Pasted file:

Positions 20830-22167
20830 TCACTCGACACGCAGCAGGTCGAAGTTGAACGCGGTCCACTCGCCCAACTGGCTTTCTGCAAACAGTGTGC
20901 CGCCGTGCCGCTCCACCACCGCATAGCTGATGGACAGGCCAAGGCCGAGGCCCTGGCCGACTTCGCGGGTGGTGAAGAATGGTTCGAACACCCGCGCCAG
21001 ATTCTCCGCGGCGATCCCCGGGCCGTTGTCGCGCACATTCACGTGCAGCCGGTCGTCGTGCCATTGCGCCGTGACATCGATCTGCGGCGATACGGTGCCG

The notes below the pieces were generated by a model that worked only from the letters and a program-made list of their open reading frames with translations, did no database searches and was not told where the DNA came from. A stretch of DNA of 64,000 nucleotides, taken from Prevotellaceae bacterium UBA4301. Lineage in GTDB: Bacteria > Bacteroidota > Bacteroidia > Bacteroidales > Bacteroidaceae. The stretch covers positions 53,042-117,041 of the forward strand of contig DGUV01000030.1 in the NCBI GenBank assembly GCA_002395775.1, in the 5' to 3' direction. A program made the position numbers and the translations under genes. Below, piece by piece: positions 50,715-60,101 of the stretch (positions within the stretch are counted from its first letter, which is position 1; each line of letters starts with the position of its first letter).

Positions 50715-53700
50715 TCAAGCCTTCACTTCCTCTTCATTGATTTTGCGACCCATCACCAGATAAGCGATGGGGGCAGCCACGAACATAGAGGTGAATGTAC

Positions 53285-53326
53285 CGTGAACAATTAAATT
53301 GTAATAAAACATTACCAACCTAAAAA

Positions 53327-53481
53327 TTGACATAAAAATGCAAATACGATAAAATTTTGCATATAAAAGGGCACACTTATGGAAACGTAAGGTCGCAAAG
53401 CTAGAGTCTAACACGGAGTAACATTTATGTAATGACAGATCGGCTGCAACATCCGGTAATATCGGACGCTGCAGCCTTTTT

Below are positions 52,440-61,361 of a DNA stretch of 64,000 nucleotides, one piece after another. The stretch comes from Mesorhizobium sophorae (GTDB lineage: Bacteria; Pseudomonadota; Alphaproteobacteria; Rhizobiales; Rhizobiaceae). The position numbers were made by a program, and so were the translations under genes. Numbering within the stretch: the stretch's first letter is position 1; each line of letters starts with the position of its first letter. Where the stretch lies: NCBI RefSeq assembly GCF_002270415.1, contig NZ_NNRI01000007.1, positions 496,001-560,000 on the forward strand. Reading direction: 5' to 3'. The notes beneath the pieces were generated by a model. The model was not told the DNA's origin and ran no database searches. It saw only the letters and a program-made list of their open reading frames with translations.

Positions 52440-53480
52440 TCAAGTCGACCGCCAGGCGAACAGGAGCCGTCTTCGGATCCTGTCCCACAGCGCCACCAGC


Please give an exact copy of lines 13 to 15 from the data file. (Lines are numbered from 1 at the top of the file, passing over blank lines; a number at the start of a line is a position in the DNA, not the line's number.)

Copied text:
53401 CTAGAGTCTAACACGGAGTAACATTTATGTAATGACAGATCGGCTGCAACATCCGGTAATATCGGACGCTGCAGCCTTTTT

Below are positions 52,440-61,361 of a DNA stretch of 64,000 nucleotides, one piece after another. The stretch comes from Mesorhizobium sophorae (GTDB lineage: Bacteria; Pseudomonadota; Alphaproteobacteria; Rhizobiales; Rhizobiaceae). The position numbers were made by a program, and so were the translations under genes. Numbering within the stretch: the stretch's first letter is position 1; each line of letters starts with the position of its first letter. Where the stretch lies: NCBI RefSeq assembly GCF_002270415.1, contig NZ_NNRI01000007.1, positions 496,001-560,000 on the forward strand. Reading direction: 5' to 3'. The notes beneath the pieces were generated by a model. The model was not told the DNA's origin and ran no database searches. It saw only the letters and a program-made list of their open reading frames with translations.

Positions 52440-53480